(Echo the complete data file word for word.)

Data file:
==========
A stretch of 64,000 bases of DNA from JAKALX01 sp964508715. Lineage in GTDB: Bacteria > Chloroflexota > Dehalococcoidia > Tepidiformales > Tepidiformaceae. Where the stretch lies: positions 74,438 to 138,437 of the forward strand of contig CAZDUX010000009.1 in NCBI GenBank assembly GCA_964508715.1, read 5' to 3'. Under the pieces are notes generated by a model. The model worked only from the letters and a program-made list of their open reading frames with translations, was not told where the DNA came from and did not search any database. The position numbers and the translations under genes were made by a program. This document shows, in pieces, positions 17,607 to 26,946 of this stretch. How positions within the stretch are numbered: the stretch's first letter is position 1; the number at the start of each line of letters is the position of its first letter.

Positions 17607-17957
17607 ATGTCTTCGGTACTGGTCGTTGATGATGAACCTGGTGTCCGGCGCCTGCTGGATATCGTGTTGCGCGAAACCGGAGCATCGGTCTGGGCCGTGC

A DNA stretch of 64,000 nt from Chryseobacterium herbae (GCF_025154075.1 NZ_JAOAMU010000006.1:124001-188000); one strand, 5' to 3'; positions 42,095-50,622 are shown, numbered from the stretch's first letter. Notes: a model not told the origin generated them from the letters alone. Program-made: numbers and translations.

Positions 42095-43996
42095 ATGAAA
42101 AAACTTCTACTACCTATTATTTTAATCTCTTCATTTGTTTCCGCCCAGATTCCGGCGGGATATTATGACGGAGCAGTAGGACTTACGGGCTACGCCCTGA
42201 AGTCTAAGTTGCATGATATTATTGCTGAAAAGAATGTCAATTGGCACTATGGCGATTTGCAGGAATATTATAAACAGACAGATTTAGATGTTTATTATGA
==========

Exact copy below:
A stretch of 64,000 bases of DNA from JAKALX01 sp964508715. Lineage in GTDB: Bacteria > Chloroflexota > Dehalococcoidia > Tepidiformales > Tepidiformaceae. Where the stretch lies: positions 74,438 to 138,437 of the forward strand of contig CAZDUX010000009.1 in NCBI GenBank assembly GCA_964508715.1, read 5' to 3'. Under the pieces are notes generated by a model. The model worked only from the letters and a program-made list of their open reading frames with translations, was not told where the DNA came from and did not search any database. The position numbers and the translations under genes were made by a program. This document shows, in pieces, positions 17,607 to 26,946 of this stretch. How positions within the stretch are numbered: the stretch's first letter is position 1; the number at the start of each line of letters is the position of its first letter.

Positions 17607-17957
17607 ATGTCTTCGGTACTGGTCGTTGATGATGAACCTGGTGTCCGGCGCCTGCTGGATATCGTGTTGCGCGAAACCGGAGCATCGGTCTGGGCCGTGC

A DNA stretch of 64,000 nt from Chryseobacterium herbae (GCF_025154075.1 NZ_JAOAMU010000006.1:124001-188000); one strand, 5' to 3'; positions 42,095-50,622 are shown, numbered from the stretch's first letter. Notes: a model not told the origin generated them from the letters alone. Program-made: numbers and translations.

Positions 42095-43996
42095 ATGAAA
42101 AAACTTCTACTACCTATTATTTTAATCTCTTCATTTGTTTCCGCCCAGATTCCGGCGGGATATTATGACGGAGCAGTAGGACTTACGGGCTACGCCCTGA
42201 AGTCTAAGTTGCATGATATTATTGCTGAAAAGAATGTCAATTGGCACTATGGCGATTTGCAGGAATATTATAAACAGACAGATTTAGATGTTTATTATGA